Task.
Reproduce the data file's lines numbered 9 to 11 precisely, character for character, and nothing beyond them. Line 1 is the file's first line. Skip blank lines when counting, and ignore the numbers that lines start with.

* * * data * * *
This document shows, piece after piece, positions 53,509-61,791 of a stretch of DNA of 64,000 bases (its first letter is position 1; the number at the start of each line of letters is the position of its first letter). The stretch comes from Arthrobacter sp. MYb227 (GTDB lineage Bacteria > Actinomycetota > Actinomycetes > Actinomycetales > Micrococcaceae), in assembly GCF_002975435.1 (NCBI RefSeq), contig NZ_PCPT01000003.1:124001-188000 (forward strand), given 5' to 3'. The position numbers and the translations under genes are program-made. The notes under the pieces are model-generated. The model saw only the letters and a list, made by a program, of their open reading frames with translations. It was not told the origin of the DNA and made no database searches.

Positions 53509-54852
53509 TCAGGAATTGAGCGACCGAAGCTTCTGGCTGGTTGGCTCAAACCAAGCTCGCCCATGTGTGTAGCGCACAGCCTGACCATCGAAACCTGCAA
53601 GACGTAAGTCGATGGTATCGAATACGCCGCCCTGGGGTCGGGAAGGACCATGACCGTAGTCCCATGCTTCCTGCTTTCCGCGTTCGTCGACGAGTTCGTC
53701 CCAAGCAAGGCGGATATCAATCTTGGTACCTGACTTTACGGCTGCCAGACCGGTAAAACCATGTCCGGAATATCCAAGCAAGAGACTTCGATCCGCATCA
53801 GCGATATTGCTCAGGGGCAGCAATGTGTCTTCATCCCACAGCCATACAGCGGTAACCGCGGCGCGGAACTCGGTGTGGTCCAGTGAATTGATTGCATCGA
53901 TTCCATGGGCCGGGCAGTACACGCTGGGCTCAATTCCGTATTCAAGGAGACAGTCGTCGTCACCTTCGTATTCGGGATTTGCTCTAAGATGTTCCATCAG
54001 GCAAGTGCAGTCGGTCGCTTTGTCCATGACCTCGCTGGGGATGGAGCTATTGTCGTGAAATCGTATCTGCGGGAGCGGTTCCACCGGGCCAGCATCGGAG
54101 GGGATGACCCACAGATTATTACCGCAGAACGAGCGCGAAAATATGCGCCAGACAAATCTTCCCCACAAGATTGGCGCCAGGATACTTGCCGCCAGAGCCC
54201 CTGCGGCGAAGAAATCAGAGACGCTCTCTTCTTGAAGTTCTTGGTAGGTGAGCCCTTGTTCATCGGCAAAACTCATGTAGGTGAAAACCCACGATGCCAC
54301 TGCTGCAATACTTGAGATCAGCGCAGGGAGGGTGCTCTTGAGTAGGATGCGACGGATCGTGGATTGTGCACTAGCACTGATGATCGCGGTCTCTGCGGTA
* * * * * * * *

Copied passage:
54101 GGGATGACCCACAGATTATTACCGCAGAACGAGCGCGAAAATATGCGCCAGACAAATCTTCCCCACAAGATTGGCGCCAGGATACTTGCCGCCAGAGCCC
54201 CTGCGGCGAAGAAATCAGAGACGCTCTCTTCTTGAAGTTCTTGGTAGGTGAGCCCTTGTTCATCGGCAAAACTCATGTAGGTGAAAACCCACGATGCCAC
54301 TGCTGCAATACTTGAGATCAGCGCAGGGAGGGTGCTCTTGAGTAGGATGCGACGGATCGTGGATTGTGCACTAGCACTGATGATCGCGGTCTCTGCGGTA